Skip to main content
KBS_Icon_questionmark link-ico

Go to…

Cancelling household debt should form part of economic response to pandemic

Cancelling household debt should form part of the response to the economic fallout of the coronavirus pandemic, an academic has argued.

credit-squeeze-522549_1920
Cancelling household debt should be considered as part of plans to alleviate the financial fallout of the pandemic.

Dr Johnna Montgomerie, head of the Department of European and International Studies, says that the debt write-off provided to the financial sector after the 2008 financial crisis should now be offered to households, in order to alleviate the longer-term problem of chronic debt.

Dr Montgomerie said that a “comprehensive package of debt cancellations” should be considered for the household sector, a move she argues will encourage growth and signal an end to “debt-dependent growth” in the economy.

In an article for the Sheffield Political Economy Research Institute, Dr Montgomerie said: “My argument is that co-ordinating monetary policy and making fiscal space for debt write-off for households – the same kind of co-ordination and space the financial sector received 10 years ago – will generate macroeconomic uplift.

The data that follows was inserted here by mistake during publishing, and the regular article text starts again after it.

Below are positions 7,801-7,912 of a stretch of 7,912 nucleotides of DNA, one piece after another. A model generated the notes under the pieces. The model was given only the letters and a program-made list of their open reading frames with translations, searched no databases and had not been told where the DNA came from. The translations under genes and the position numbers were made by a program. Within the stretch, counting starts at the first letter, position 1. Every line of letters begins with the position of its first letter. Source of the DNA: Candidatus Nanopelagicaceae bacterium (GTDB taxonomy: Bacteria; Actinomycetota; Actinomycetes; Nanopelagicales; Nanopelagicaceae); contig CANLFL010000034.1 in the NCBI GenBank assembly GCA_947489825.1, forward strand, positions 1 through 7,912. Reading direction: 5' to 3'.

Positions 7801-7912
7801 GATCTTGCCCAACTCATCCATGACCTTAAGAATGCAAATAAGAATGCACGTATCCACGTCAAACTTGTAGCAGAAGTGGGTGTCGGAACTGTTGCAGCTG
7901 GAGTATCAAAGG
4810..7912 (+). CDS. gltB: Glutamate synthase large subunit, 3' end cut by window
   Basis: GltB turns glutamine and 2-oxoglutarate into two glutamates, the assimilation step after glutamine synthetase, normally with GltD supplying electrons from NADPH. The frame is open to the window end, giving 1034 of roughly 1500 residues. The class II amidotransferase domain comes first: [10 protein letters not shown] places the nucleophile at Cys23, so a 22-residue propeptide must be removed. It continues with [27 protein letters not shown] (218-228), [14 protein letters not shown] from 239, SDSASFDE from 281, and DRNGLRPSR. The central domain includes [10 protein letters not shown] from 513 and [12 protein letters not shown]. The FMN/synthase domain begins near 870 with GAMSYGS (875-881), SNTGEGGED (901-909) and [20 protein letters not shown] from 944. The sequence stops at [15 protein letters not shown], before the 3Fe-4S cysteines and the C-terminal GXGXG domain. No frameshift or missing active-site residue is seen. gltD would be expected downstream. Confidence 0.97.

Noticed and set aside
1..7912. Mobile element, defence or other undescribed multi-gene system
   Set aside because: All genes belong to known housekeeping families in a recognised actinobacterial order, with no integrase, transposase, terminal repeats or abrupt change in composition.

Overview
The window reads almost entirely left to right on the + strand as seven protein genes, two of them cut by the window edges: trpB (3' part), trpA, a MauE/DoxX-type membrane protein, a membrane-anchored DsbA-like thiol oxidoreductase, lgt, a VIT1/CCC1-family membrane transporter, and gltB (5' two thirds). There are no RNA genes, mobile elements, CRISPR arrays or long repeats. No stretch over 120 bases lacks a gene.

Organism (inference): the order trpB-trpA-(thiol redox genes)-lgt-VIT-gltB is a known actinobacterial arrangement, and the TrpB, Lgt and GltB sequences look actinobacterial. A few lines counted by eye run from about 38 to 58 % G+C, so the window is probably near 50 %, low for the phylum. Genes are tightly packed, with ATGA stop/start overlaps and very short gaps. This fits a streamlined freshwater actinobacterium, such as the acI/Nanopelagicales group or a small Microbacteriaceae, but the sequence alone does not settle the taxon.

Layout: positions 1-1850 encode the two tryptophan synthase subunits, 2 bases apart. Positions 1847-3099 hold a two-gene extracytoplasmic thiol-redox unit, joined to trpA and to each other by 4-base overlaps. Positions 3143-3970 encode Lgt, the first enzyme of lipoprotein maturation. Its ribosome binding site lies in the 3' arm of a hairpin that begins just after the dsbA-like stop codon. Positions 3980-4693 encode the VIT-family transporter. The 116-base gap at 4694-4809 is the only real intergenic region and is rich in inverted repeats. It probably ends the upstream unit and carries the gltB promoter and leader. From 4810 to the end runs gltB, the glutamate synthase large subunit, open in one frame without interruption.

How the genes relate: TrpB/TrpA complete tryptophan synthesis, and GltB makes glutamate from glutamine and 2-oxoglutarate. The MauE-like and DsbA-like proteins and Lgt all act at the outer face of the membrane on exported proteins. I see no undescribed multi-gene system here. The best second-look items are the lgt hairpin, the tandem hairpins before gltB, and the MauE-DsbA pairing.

“Eliminating targeted segments of households’ private debt stock, which reach new historic highs year on year, will bring macroeconomic renewal by freeing up household cash-flow: It will signal an end to debt-dependent growth.

“In fact, targeting the household debt stock for cancellation will generate economic growth in the same way a tax-cut would: allowing people to keep more of their income as ‘pounds in their pockets’.”

Achieving this “debt jubilee” for households, Dr Montgomerie added, would require “overt political repudiation or a small shift in the principles that govern financial regulation, or a combination of both”.

You can read the full article here.

In this story

Johnna Montgomerie

Johnna Montgomerie

Head of the Department of European & International Studies & Reader in International Political Economy